In this episode of Beetle Diaries, Nathan Adlen joins Tommy Mica, as to put the 1971 VW Super Beetle to a 21st century MPG test. Volkswagen used to claim in a series of old advertisements that the Beetle was good for an ‘Honest 25 MPG’. To put that claim to the test, we stuck Nathan (and Geoff, our giant teddy bear) in our long-term Volkswagen Alltrack. That gives us a basis to test VW’s advertisement and collect a modern-day reference point. Which car will emerge victorious in this classic old vs. new MPG challenge?
To test MPG, Tommy and Nathan set off on a 50-mile MPG loop around Boulder. We designed this route to feature a good mix of city driving, highway driving, and hilly backcountry roads to get the most realistic mix of driving conditions we can. Starting and ending at the gas pump, the loop itself covers almost exactly fifty miles.
We calculate MPG using the two click method. That method involves filling the car to the first click, waiting 30 seconds to let everything settle, then go until the pump clicks one more time. We do this to ensure that we get a more accurate measurement for each vehicle we test.
Now, down to the powerplants. Our 1971 Super Beetle has a 1600cc (or 1.6-liter) air-cooled four-cylinder engine. When it was new, the engine produced a whopping 60 horsepower. Unlike the modern-day Golf Alltrack, the Beetle is rear-engined, and that engine sends power to the rear wheels through a 4-speed manual transmission. Again, Volkswagen claims a respectable 25 mpg target for the old-timer in our MPG challenge.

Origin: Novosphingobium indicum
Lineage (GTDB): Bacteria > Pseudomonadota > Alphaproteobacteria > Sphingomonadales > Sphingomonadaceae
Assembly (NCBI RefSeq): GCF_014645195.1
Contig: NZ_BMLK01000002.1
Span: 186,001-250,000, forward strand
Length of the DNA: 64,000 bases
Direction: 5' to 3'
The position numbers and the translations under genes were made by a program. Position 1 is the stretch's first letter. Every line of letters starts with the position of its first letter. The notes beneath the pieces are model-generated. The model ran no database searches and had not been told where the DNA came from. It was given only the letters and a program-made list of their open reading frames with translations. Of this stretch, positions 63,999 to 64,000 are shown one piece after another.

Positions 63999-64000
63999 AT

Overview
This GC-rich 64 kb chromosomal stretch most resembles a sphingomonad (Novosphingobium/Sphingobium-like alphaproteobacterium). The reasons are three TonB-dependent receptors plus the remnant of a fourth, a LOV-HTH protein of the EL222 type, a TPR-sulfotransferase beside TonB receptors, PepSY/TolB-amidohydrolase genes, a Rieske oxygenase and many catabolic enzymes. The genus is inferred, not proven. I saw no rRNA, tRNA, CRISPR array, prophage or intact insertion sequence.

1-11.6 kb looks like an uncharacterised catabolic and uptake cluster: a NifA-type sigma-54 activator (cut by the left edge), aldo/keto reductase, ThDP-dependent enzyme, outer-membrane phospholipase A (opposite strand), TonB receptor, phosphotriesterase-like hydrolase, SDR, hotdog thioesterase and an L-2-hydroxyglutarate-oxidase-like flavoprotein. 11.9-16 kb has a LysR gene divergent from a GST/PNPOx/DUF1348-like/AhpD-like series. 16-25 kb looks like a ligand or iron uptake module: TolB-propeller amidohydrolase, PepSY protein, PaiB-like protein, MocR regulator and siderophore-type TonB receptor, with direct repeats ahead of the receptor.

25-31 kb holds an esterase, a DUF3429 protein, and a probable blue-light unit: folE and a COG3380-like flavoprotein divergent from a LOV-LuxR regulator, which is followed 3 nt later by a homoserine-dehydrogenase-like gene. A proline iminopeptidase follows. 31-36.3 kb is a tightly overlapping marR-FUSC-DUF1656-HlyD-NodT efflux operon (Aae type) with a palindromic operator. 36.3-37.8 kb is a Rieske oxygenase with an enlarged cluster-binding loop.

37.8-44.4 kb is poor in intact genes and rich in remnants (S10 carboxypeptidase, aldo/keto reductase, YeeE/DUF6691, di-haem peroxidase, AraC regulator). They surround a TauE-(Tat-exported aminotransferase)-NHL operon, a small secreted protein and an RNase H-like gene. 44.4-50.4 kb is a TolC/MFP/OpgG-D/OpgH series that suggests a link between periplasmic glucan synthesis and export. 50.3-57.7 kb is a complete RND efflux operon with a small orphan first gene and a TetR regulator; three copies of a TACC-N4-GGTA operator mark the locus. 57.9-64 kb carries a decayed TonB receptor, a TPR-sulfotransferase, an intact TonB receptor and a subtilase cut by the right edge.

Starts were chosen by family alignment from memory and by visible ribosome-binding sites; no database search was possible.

While it is the “Beetle Diaries”, we thought we’d give Volkswagen’s icon a modern-day challenger. The 2018 Volkswagen Golf Alltrack makes use of a small, but much more modern, 1.8-liter turbocharged 4-cylinder that makes 170 horsepower. The Alltrack sends its power to all four wheels through a 6-speed manual transmission. The EPA estimates 21 mpg city, 30 mpg highway, for a combined 24 mpg.
After Tommy and Nathan completed their route, they headed back to the pump to calculate their fuel economy. The Alltrack’s computer measured a remarkable 33.3 mpg after the 50-mile loop. What did the pump say? After employing the two-click method, Nathan managed to get 35.18 mpg. A better figure still from the modern-day contender.
As for the Bug? Naturally, being 47 years old, Tommy didn’t have a trip computer to show his fuel economy on the move. Instead, he had to jump out and do some math at the pump in stead. What were the numbers? Over used a total 49.6 miles, Tommy used 1.784 gallons of fuel. That equates to 27.8 MPG – 2.8 MPG better than Volkswagen’s ‘honest’ claim. Not too shabby, Felix, not too shabby.
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